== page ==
Implications of Bodywork, SmartPhone Smarts, Handwashing

Implications of Bodywork, SmartPhone Smarts, Handwashing

The Implications of Bodywork

Human Touch Has Powerful Results

By Cathy Ulrich

Whether in giving or receiving, touch is as essential to human survival as is food. Infants deprived of touch, even when they are getting adequate nutrition, will fail to thrive. Elders isolated by loss of partners and friends become depressed not only because of the absence of social interaction, but also because of the simple loss of physical contact.

We calm our pets by stroking them, we greet each other with a hug or a handshake, and we soothe our children by holding them. No other form of connection is as powerful and universal as touch. Taking a look at how this sensation is connected to the brain provides insight into the significance of bodywork.

Skin and the Brain

The adult human lives inside an envelope of about 18 square feet of skin. Every inch houses thousands of nerve endings and various kinds of sensory receptors, all working to tell the brain about its surroundings. The cold of an ice cube, the softness of a cat’s fur, a warm breeze, the caress of a loved one–all of these feelings are possible because of our skin. Our skin tells us about our environment and ourselves. When we touch something with our fingers, we’re not only sensing the object, we’re also feeling our own skin, our own boundaries.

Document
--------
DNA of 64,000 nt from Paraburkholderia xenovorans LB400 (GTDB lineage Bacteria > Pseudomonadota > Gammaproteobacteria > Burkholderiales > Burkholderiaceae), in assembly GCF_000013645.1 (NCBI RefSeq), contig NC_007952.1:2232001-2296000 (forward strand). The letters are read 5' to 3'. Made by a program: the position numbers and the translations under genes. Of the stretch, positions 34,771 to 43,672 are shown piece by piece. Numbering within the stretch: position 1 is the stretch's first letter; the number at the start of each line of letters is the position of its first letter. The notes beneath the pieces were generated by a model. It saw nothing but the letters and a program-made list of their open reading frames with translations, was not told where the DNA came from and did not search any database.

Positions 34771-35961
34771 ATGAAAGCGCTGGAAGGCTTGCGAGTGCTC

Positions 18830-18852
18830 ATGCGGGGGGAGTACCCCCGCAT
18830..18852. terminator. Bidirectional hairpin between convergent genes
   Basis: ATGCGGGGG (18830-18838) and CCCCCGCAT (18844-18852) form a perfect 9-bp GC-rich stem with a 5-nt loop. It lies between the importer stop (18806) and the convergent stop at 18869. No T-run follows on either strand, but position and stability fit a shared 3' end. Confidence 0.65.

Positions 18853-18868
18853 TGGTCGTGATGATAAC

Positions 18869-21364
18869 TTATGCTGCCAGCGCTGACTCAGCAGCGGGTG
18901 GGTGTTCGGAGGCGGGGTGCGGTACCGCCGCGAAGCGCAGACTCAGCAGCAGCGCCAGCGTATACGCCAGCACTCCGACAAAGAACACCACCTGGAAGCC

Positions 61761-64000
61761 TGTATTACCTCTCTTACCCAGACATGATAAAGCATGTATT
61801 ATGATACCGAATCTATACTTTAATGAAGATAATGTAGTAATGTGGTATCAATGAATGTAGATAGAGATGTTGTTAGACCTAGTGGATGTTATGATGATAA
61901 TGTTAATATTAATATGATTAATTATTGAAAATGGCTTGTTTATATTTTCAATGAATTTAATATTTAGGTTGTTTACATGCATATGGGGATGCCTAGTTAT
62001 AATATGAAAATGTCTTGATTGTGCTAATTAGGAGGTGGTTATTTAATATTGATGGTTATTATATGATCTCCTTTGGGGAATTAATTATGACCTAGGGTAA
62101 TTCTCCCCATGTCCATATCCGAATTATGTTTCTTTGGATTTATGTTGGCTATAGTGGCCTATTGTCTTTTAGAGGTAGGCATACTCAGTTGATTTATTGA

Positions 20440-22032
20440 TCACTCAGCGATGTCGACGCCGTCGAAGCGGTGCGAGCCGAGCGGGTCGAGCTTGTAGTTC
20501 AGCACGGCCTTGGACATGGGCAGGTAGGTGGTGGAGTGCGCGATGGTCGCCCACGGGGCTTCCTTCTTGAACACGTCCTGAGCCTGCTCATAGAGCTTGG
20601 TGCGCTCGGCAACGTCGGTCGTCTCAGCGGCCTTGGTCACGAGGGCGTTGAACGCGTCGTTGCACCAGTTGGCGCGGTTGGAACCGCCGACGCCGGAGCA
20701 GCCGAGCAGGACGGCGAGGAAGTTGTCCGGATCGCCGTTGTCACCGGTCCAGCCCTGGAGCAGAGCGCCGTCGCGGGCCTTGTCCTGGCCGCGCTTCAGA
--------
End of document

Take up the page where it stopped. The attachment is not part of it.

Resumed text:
In the first few days of an embryo’s life, the cells that eventually become a fully formed baby divide into three layers. The brain and skin come from the same layer, and they develop together, not only before birth, but well into the first year of life. When a baby is held, cuddled, and breast-fed, she’s getting crucial stimulation to build neural connections between her skin and her brain that will ultimately last her entire lifetime.

Study after study has shown that touch is not only important for development, but is crucial to survival. James H.M. Knox of Johns Hopkins Hospital reported in 1915 that babies left in orphanages and given proper nutrition died at a rate of about 90 percent. Other studies of the same era confirmed…To read the “rest of the story”, please click here Winter2018Newsletter